"Cardinal Dubillard, Archbishop of Chambery, has written in the same sense. Even still stronger is the note struck in a Joint Pastoral issued by the six Bishops of the Province of Bourges. They open by declaring that with the elections in view it is their right and their duty to speak about them to their people, who are under an obligation, not only to vote, but to vote right. 'To vote is not an indifferent, because it is a political, act, for politics cannot escape from Christian morality or claim independence seeing that conscience is binding in public as well as in private life.' . . .   

     "Catholics have gone to the ballot as individuals, disunited and without a program. This time they should unite on behalf of the interests of religion. Now more than ever before united action is necessary sub vexillo Christi. . . . The Bishops proceed to lay down the line of conduct to be followed by Catholic electors: to refuse to vote for all candidates who shall take their stand on the laws described as secular and intangible; to vote unhesitatingly and without arriere pensee [mental reservation] for every Catholic candidate - Republican, Royalist, or Imperialist - because he is a Catholic, and determined above all to defend and demand the rights of God and of the Church; to vote for those Liberal candidates who give a satisfactory pledge to support the Catholic claims. From this it will be seen that the laymen's movement is in full accord with the directions of the Bishops." - Pp. 440, 441.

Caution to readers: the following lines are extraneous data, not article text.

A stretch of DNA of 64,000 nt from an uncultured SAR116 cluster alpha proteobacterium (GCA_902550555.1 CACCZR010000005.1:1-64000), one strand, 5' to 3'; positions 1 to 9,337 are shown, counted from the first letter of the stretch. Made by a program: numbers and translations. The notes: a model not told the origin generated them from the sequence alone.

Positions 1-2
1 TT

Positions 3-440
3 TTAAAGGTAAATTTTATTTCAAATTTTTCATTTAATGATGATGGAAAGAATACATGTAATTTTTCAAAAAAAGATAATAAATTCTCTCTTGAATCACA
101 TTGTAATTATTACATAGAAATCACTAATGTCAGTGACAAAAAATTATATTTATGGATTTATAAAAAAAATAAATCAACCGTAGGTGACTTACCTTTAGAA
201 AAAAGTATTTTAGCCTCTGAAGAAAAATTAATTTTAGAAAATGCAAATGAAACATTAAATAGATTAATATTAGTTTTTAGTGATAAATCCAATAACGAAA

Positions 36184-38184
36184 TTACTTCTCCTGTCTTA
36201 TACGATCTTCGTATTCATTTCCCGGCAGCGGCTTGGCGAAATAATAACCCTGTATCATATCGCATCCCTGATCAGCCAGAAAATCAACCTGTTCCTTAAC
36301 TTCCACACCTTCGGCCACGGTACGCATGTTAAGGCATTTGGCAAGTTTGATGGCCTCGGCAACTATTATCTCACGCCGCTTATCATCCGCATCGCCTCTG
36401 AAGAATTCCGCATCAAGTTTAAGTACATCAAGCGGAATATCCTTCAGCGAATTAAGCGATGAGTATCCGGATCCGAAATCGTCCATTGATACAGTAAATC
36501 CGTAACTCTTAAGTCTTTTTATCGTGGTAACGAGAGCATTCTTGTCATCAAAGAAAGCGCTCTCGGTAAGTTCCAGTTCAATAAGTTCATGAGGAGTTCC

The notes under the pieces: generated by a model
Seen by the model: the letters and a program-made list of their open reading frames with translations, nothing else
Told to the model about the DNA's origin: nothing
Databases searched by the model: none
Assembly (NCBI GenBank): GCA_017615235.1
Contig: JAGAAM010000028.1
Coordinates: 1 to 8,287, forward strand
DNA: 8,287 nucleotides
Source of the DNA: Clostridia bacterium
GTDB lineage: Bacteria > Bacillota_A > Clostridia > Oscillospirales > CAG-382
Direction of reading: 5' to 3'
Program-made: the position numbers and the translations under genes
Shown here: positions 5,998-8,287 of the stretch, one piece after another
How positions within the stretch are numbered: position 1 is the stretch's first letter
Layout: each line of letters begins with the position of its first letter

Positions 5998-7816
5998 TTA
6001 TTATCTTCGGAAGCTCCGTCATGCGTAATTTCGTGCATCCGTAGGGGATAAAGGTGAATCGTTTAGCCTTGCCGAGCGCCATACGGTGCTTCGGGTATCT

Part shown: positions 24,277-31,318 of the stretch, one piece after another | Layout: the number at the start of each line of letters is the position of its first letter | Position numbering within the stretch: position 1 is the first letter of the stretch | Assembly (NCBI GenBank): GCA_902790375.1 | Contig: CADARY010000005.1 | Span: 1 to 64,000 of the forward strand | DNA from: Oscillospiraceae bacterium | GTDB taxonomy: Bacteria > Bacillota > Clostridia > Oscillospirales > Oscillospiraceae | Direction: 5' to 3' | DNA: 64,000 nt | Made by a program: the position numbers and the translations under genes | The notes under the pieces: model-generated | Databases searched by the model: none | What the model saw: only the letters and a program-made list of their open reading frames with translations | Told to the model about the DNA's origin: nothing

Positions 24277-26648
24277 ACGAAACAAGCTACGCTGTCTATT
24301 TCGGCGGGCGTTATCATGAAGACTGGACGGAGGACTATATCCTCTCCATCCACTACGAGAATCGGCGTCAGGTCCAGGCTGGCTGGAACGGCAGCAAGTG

Now, m the Roman Catholic Church rests one of its main propositions on the fact that it is the same the world over, and never changes, and seeing that it is governed in every